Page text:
|11th November 2022 in our village|
We have now been home from the UK for two weeks. Two rather busy weeks, but without work at the château it has been good to have a variety of things to fill my days with.
I can vividly remember our first autumn in France, eighteen years ago. September had been hot, with misty mornings turning into afternoons with temperatures hitting 32º. October was mild, as was the beginning of November. However, as the 11th of November arrived, so did the cold northerly winds, the air became glacial and winter began to bite. This is a pattern that has repeated itself many times over the years. On Thursday, we awoke to mist. It was much colder than Wednesday and our bike ride out of the village to the egg farm wasn’t fun. The air was heavy with moisture and each pedal stroke felt like the mist was pushing against us and progress was slow. We arrived back home soaked from the water droplets that had seeped into every fibre of our clothing and unlike the September misty mornings, this didn’t lift to reveal sunny skies. The chill it brought with it remained, and the house felt cold. I thought the mid-November weather change had arrived, but just to prove Mother Nature has the final say, yesterday and today have been warm and sunny, lunch-in-the-garden days.
Yesterday, the 11th November, was Remembrance Day, and a public holiday here in France. It was lovely to catch up with our neighbours and friends outside the salle des fêtes and take part in the memorial service. The maire read out a letter from the government before one of the children laid the floral wreath and then Adrian and I laid our Royal British Legion poppy wreath before reciting the famous verse from For the Fallen by Robert Laurence Binyon, in English (Adrian) and French (me).
They shall not grow old, as we that are left grow old:
Age shall not weary them, nor the years condemn.
At the going down of the sun and in the morning
We will remember them.
|Lantern des Morts, Pierre Levée cemetery, Poitiers|
Growing up, attending this ceremony was something Ed always did, without question, from the age of four. Imagine how proud I was when he sent me a few photos from the local ceremony he’d attended on Friday morning from the Pierre Levée cemetery in Poitiers. It was a slightly larger event than our village one, with a number of dignitaries laying floral wreaths at the foot of the lantern des morts that stands tall and proud in the cemetery, the rows of French and German First World War graves standing silently behind it. As in our village, the council try to involve the younger generation in the ceremony, with each wreath being presented to the person laying it by a younger person from the crowd and Ed was selected to hand the President of the Conseil Départemental de la Vienne his wreath. Well done Ed, but I think Adrian and I deserve a “parenting pat on the back moment” too for bringing him up to realise how important these ceremonies are, and how we must remember the fallen.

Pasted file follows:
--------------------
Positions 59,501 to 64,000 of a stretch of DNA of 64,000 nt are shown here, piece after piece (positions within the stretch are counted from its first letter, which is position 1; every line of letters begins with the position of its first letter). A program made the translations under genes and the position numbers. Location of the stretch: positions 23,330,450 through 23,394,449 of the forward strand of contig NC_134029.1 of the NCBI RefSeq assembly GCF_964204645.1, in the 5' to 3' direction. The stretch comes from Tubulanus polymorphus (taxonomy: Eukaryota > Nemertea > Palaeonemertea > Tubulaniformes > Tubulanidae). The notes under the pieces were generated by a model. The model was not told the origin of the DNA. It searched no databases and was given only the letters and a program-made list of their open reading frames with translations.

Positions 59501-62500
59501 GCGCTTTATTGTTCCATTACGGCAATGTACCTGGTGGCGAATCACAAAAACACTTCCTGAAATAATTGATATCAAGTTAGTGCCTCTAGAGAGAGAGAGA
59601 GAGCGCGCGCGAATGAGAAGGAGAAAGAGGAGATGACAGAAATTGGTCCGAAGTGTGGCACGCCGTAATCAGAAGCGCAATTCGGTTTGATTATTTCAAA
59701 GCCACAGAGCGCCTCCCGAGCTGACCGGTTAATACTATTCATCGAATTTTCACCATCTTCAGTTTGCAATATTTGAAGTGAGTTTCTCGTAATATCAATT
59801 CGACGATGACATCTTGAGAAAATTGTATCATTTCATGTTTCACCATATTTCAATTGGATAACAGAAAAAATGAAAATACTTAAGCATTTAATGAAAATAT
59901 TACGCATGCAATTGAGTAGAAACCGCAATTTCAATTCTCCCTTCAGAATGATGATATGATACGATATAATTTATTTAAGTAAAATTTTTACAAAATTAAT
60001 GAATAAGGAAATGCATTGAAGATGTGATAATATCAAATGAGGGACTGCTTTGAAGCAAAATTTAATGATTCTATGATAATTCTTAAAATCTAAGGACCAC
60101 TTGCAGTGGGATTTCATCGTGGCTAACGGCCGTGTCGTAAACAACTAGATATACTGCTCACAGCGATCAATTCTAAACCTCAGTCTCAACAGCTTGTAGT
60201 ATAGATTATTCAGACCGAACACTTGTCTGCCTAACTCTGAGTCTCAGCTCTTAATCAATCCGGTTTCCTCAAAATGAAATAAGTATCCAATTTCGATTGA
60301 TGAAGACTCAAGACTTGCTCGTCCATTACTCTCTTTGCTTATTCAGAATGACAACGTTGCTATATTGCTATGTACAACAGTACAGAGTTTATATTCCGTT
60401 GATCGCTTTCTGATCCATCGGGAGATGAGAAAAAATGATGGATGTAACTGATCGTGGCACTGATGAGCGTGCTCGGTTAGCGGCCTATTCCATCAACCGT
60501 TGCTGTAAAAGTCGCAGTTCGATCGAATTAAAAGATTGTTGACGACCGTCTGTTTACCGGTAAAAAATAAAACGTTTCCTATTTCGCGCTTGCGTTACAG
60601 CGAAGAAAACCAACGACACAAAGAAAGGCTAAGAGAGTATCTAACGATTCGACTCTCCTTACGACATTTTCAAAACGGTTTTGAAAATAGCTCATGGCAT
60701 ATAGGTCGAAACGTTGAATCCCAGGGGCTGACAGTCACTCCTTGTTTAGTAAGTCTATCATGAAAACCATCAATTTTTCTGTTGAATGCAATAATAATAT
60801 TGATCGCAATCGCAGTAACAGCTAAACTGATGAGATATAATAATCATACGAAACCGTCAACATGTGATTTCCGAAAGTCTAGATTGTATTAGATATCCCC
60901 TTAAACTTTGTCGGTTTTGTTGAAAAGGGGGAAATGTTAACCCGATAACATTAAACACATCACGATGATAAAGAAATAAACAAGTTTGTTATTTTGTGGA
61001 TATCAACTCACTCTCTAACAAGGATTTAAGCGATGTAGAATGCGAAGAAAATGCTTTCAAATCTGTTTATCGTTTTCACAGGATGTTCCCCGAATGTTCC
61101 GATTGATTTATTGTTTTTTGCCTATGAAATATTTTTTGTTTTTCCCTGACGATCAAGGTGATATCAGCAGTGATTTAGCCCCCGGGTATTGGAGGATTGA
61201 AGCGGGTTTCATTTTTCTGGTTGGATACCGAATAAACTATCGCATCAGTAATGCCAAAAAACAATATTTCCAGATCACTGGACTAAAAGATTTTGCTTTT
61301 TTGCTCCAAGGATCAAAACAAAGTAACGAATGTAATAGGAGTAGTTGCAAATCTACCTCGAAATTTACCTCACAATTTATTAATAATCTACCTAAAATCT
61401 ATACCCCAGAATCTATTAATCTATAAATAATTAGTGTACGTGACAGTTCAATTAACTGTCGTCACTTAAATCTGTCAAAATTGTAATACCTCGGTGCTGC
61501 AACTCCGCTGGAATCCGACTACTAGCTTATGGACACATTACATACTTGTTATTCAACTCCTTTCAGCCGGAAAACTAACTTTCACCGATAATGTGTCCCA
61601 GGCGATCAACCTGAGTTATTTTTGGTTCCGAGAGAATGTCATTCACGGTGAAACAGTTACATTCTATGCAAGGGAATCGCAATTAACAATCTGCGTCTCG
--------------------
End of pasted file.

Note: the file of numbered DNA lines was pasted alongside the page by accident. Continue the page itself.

Today the sun is still with us, so a bike ride with friends to market was a great start to the day. Coffees, croissants, a few chores in town ticked off and lots of laughs and chatter. Buoyed up by a morning outdoors, this afternoon was also spent in the garden, cutting back the fennel and hollyhocks, tidying the daisies and mowing the lawn (maybe for the final time). The doors and windows have been open all afternoon, the washing is out, Ed and Pearl (who arrived last night) have walked the dog, as well as catching up with their friends for lunch out and the back garden looks much tidier. This evening we will enjoy family time together and maybe even aperos in the garden.